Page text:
|Publication number||US7077526 B2|
|Application number||US 10/242,156|
|Publication date||Jul 18, 2006|
|Filing date||Sep 12, 2002|
|Priority date||Sep 28, 2001|
|Also published as||US20030085659|
|Publication number||10242156, 242156, US 7077526 B2, US 7077526B2, US-B2-7077526, US7077526 B2, US7077526B2|
|Inventors||Scott P. Overmann, John T. McKinley, Clarence A. Martin, Jacky D. Grimmett, John P. O'Connor|
|Original Assignee||Texas Instruments Incorporated|
|Export Citation||BiBTeX, EndNote, RefMan|
|Patent Citations (8), Referenced by (22), Classifications (17), Legal Events (3)|
|External Links: USPTO, USPTO Assignment, Espacenet|
This application claims priority under 35 U.S.C. § 119(e)(1) of provisional application No. 60/325,905 filed Sep. 28, 2001.
The present invention relates to projection displays and more specifically to the cooling of the spatial light modulators used in such displays.
Projection display systems tend to operate in a high temperature environment due to the internal lamp assembly used to provide illumination flux to the system. A particularly critical component is the spatial light modulator (SLM), such as a DMD or other micro-electro mechanical system device, where the illumination is focused on to its surface to be modulated and then reflected onto a display screen. It is essential that these devices be properly cooled to a specified operating temperature range for reliable, long life operation of the projector.
Traditionally, projection display devices have been cooled by attaching an air-cooled heat sink to the SLM. Heat dissipated in the SLM is then transferred to the air surrounding the heat sink, which is enclosed inside the projector chassis and often preheated by other components relative to the ambient air temperature outside the projector. A typical conventional cooling approach is shown in
Other methods conduct heat directly from the display device to the system's chassis wall so that heat is transferred from the chassis wall to the lower temperature ambient air surrounding the outside of the system. However, due to manufacturing tolerances in the parts, these approaches do not always provide optimal contact at the interfaces along the thermal path.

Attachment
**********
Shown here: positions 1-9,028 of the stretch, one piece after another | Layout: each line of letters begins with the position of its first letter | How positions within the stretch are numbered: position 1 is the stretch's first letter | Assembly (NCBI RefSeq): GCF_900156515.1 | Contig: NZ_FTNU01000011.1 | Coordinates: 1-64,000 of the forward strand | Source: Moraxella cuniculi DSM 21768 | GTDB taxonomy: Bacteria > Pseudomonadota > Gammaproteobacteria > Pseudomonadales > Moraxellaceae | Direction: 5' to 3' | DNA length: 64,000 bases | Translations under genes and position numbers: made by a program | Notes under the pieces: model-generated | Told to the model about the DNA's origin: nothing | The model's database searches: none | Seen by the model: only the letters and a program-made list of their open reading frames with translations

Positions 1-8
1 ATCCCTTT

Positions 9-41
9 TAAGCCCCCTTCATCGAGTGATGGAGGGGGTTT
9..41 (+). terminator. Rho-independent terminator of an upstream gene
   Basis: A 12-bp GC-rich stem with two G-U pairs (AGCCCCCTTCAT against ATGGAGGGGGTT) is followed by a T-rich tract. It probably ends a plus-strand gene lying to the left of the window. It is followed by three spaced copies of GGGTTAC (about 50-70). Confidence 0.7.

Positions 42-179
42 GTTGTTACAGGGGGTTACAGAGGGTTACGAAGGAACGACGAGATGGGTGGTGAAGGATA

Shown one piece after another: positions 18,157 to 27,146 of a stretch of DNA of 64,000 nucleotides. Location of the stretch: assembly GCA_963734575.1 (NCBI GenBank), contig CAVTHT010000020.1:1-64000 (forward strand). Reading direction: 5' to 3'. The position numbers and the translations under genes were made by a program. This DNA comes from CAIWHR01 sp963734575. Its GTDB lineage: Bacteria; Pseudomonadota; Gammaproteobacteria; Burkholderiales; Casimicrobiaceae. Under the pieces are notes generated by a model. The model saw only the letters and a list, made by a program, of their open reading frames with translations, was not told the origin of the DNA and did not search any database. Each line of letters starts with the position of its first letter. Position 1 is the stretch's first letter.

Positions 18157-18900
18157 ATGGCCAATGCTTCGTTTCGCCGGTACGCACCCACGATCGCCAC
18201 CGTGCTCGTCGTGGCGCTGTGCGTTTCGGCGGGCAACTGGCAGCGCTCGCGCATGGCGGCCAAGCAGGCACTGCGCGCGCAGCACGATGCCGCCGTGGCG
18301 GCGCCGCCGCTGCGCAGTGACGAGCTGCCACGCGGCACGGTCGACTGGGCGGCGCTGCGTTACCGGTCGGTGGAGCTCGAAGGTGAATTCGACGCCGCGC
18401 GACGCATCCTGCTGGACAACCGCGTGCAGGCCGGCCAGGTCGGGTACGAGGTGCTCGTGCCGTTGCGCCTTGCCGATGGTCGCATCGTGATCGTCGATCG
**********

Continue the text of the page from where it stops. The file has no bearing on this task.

As projection systems become smaller, reducing the available space for cooling systems, and the light sources become brighter, improved display device cooling is required.
What is needed is an adjustable mechanism that allows the space between the SLM and the chassis wall to be tightly closed, thereby assuring a good thermal path. The solution of the present invention meets this need by providing a direct thermal path between the SLM package and the chassis wall, which consists of an adjustable mechanical linkage. Multiple embodiments of adjustable mechanical linkages are disclosed herein.
The present invention discloses a method and mechanical adjustable mechanism for cooling a display device. The display device, typically a spatial light modulator such as a micromirror device, has extremely bright light focused on its surface and is mounted inside a closed case or chassis. The mechanically adjustable thermal path conducts heat from the display device directly to the system's chassis wall where the heat is then transferred to the lower temperature ambient air. Providing a reliable mechanical conductive path reduces or eliminates the need for large heat sinks and noisy cooling fans found in many conventional projection systems.
The method uses an adjustable mechanical linkage to close the gap between the display device package, or a heat sink stud attached to the package, and the chassis wall. This provides a good thermal path for the heat to conduct out of the display device and then transfer to the lower temperature ambient air.
According to one embodiment of the present invention, two wedges are positioned to take up the variation in the gap and thereby provide good thermal contact between the display device and the chassis wall. Care is taken to fabricate all mechanical parts along the adjustable thermal path out of thermally conductive material. Thermal grease or other thermal interface substance may be used at all mechanical interfaces.
According to another embodiment of the present invention, a method for transferring heat from a component mounted on a printed wiring board inside a closed chassis to ambient air outside the chassis is provided. The method comprising: providing the component; providing the chassis; and coupling the component to a wall of said chassis by means of an adjustable thermal linkage thereby providing a thermal path between the component and the chassis.